Updated at 11:38 p.m. ET
Planned votes on two articles of impeachment against President Trump were delayed late Thursday night by Rep. Jerry Nadler, the chairman of the House Judiciary Committee. He asked members to consider how they want to vote and to reconvene at 10 a.m. Friday.
Ranking minority member Rep. Doug Collins and others protested that Nadler had upset the committee's plans without consulting them.
The Judiciary Committee had sparred for more than 12 hours Thursday ahead of expected votes.
If approved, the articles will head to a vote of the full House, likely by the end of next week. A vote to impeach would trigger a Senate trial, expected in January, over whether Trump keeps his office.
This month's spectacle is rare — it is only the fourth time articles of impeachment have been introduced. If the House votes to impeach Trump, that would represent only the third such instance in United States history.
Knife fight over amendments
The House Judiciary Committee's Republicans did not go along quietly Thursday and sought to delay the panel's actions with procedural motions and appeals to the chairman, Jerry Nadler, D-N.Y., including for a hearing of their own they believe they're owed under the rules.
Rep. Jim Jordan, R-Ohio, moved to strike the language of the first article of impeachment and to substitute words that emphasized what he called an account of the Ukraine affair that underscored how Trump had done nothing wrong.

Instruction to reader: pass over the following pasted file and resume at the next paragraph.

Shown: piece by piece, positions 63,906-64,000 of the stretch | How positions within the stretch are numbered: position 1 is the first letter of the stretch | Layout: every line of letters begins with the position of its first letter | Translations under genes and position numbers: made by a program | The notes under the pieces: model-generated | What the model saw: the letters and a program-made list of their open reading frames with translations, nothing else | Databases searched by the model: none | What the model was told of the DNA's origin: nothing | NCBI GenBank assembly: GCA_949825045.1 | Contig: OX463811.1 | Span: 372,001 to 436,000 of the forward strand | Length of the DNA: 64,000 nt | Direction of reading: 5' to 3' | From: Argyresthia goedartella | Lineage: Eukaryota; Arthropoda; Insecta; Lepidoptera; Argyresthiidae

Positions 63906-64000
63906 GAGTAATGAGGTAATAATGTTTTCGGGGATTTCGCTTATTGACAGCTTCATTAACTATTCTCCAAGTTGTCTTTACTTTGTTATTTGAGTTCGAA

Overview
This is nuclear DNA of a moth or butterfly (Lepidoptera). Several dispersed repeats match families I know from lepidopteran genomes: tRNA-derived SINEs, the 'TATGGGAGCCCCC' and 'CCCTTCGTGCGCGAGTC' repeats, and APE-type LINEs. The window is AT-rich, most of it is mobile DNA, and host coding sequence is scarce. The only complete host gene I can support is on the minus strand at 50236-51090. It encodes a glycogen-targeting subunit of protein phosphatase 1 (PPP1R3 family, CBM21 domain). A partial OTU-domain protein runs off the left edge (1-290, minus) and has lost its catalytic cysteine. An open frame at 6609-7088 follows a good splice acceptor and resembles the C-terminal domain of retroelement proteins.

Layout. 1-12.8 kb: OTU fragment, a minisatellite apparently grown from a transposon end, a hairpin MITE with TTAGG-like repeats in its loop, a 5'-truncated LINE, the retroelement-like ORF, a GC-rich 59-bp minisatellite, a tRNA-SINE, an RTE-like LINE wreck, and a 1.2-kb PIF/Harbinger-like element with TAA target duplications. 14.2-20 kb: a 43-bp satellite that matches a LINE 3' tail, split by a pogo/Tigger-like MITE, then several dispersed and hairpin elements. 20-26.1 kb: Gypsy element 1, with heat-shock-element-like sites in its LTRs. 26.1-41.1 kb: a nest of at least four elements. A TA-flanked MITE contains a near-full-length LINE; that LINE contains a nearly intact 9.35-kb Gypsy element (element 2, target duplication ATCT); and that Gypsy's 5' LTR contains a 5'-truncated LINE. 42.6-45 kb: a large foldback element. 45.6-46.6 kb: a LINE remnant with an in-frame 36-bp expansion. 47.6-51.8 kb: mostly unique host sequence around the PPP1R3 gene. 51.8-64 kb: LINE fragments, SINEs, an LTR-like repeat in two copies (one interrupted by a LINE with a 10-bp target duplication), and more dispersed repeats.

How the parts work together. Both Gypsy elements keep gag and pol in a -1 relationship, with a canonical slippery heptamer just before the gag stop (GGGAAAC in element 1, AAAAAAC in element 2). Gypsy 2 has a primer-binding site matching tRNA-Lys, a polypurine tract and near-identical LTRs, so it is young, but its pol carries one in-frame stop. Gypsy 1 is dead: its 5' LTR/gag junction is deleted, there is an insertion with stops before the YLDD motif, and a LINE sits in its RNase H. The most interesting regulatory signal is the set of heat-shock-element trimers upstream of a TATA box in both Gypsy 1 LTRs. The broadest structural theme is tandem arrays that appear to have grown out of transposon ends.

Rep. David Cicilline, D-R.I., opposed that amendment to preserve the articles of impeachment based on what he called Trump's improper conduct.
Rep. Steve Chabot, R-Ohio, said, "There simply wasn't a crime committed here and there shouldn't be an impeachment here, either."
Rep. Eric Swalwell, D-Calif., had his own take: "There are no crimes here? That is the defense? ... How about the highest crime that one who holds public office can commit — a crime against our Constitution?"
The committee rejected Jordan's amendment on a party line vote.
Rep. Matt Gaetz, R-Fla., then offered an amendment that alluded to the son of former Vice President Joe Biden, Hunter, and the Ukrainian company that paid him for a time.
Gaetz also read from a magazine profile that described Hunter's alleged drug use and the discovery of drug paraphernalia in his rental car. Democrats don't want to focus on what Gaetz called the true corruption here — that which involved the Bidens and Ukraine.
Rep. Hank Johnson, D-Ga., announced his opposition to Gaetz's proposal, alluding indirectly to reports about Gaetz's arrest in connection with allegedly driving under the influence. Those charges were dropped.
"The pot calling the kettle black is not something we should do," Johnson said.
And so ran the hearing.
Democrats control the majority in the committee and in the full House. They can control the text of the legislation.
House Speaker Nancy Pelosi, D-Calif., said on Thursday that she is leaving it up to members about how to decide to vote when the time comes.